Potatoes (Solanum tuberosum)

  • medium-heavy and deep soil
  • no waterlogging
  • needs a lot of nutrients
  • water only when dry
  • sunny, warm location
  • only grow every four years in the same bed
  • Enrich garden soil with compost before planting
  • fertilize regularly during the growing season
  • supply with potassium about every two weeks

Pumpkins (Cucurbita)

  • more storable with banana fertilizer
  • need a lot of nutrients
  • prepare the bed with compost before planting
  • regular fertilizer application during the growing season
  • more compost every two weeks
  • enrich them with dry banana fertilizer
  • water sufficiently in the event of a long drought
  • can be cultivated as an annual plant
  • must be harvested before the first frost
Note: If you want to sow pumpkins or zucchini from seeds you have collected yourself, the fruits may become poisonous. This poison was bred out of the commercially available seeds. If the fruit tastes bitter, this can also happen with cucumbers, you should not continue to eat them, as this can lead to serious health problems.

Carrots (Daucus carota ssp. sativus)

  • sunny location
  • loamy-sandy, humic and loose soil
  • water only in dry periods
  • many fertilizers, heavy feeders
  • Prepare soil before sowing
  • already fold in powder from bowls
  • along with compost
  • fertilize regularly during the growing season
  • mostly potassium
  • every two to three weeks

Pastinaken (Pastinaca sativa subsp. sativa)

  • sunny to partially shaded location
  • loose, deep sandy soil
  • high humus content and slightly moist
  • needs a lot of nutrients
  • Prepare bed with compost before sowing
  • fertilize regularly from June to October
  • potassium fertilizer from banana peels every two weeks
  • water in dry periods

Sellerie (Knolle) (Apium graveolens var. rapaceum)

  • moist, well-loosened soil
  • humus, sandy and loamy
  • sunny to partially shaded location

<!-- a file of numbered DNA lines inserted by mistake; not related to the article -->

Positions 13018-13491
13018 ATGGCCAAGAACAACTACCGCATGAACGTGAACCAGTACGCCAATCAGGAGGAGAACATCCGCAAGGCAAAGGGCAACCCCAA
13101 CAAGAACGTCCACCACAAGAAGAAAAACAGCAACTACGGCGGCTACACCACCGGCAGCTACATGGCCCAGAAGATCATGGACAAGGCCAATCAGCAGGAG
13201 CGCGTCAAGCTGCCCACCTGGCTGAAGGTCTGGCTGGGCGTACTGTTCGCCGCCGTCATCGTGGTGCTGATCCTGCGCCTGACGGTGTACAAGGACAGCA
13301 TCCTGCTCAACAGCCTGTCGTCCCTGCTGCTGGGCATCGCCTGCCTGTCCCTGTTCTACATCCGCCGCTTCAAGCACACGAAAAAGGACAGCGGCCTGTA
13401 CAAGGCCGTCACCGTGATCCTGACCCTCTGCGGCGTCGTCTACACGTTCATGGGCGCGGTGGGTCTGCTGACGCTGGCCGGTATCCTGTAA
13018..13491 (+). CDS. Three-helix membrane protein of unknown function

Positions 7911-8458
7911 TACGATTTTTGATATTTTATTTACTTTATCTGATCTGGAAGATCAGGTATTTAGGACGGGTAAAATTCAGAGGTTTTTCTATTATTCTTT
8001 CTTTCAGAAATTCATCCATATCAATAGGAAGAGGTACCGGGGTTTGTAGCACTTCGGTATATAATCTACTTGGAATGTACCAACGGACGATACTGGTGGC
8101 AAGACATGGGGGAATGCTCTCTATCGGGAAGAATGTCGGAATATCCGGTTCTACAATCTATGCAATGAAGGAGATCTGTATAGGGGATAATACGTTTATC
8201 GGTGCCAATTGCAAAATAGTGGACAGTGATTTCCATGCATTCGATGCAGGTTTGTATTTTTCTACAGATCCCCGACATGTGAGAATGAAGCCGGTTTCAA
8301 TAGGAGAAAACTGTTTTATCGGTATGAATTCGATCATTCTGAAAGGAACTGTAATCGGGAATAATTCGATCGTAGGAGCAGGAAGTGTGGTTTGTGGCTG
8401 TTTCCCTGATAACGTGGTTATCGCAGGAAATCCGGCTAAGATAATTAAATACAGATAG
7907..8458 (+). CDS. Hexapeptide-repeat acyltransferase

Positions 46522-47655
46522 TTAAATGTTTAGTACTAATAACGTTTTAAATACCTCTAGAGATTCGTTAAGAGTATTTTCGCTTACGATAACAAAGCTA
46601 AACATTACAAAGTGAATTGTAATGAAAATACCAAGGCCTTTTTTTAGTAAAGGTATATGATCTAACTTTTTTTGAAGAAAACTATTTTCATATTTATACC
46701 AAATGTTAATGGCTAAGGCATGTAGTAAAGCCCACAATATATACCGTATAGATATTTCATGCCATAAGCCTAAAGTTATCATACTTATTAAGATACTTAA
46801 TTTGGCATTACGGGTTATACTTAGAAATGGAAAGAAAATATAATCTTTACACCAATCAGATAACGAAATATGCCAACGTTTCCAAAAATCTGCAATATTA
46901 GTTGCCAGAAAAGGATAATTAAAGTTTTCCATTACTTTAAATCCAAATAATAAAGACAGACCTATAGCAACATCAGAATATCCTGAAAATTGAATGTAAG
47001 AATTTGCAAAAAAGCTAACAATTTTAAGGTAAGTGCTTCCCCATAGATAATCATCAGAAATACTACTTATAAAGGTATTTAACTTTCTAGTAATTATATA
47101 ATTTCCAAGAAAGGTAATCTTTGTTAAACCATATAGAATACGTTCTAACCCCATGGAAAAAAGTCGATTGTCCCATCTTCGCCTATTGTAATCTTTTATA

• heavy feeder
  • needs a lot of water
  • prepare soil with compost before planting
  • regular fertilizer application with potassium
  • every two weeks from May to September
  • good storage ability
  • this is increased by banana fertilizer
Tip: The other types of celery such as perennials/celery (Apium graveolens var. dulce) or cut celery (Apium graveolens var. secalinum) are umbelliferae, very consuming and therefore need a lot of potassium, which can be increased by the banana peels.

Tomaten (Solanum lycopersicum)

  • sunny, wind-protected warm location
  • Fruits should be protected from too much rain
  • humic and nutrient-rich soil
  • no waterlogging
  • water and fertilize sufficiently
  • Prepare soil before planting
  • Mix in compost and shredded husks
  • mix together in the ground
  • then supply potassium every two weeks
Tip: If tomatoes and co. are cultivated in a pot because there is no garden, the plants can be planted in the soil prepared with the crushed banana peels and a little compost or other nitrogenous fertilizer.

Zucchini (Cucurbita pine var. Giromontiina)

  • sunny to partially shaded location
  • humic and loose soil
  • water during dry periods
  • needs a lot of fertilizer as a heavy feeder
  • Fertilize with compost when sowing
  • grown in pots is sufficient potting soil
  • Prepare later bed with compost
  • Fertilize with potassium from flowering onwards
  • every two weeks until harvest

flowering plants

Not only among the vegetable plants, but also among the decorative flowering plants, there are some that are considered heavy consumers and therefore need a lot of potassium. The following garden and balcony plants are also very suitable for fertilizing with banana peels:

Fuchsia (Fuchsia)

  • need a lot of potassium for rich flowering
  • sunny or semi-shady to shady location
  • well-drained, nutrient-rich soil
  • fertilize regularly
  • from May to October
  • ideally with the prepared liquid fertilizer
  • every two weeks
  • do not fertilize in winter
  • in March mixture of nitrogen and potassium
Tip: If you have a lot of green plants with large leaves, you can also rub the leaves with the banana peel to remove dust and make the leaves shiny again.

Geranien (Pelargonium)

  • sunny location
  • nutrient-rich soil
  • fertilize regularly for lush flowering
  • from May to October
  • use self-made liquid fertilizer
  • every two weeks with the irrigation water
  • Stop fertilizing over the winter
  • in March mixture of potassium and nitrogen

Roses (Pink)

  • airy and sunny location
  • fertilize twice a year
  • once in March/April
  • a second time during flowering in summer
  • need a lot of potassium, little nitrogen
  • Banana peels are ideal as fertilizer
  • Fertilize roses in the bed with powder
  • Supply plants in the bucket with liquid fertilizer
  • also strengthens against diseases and fungi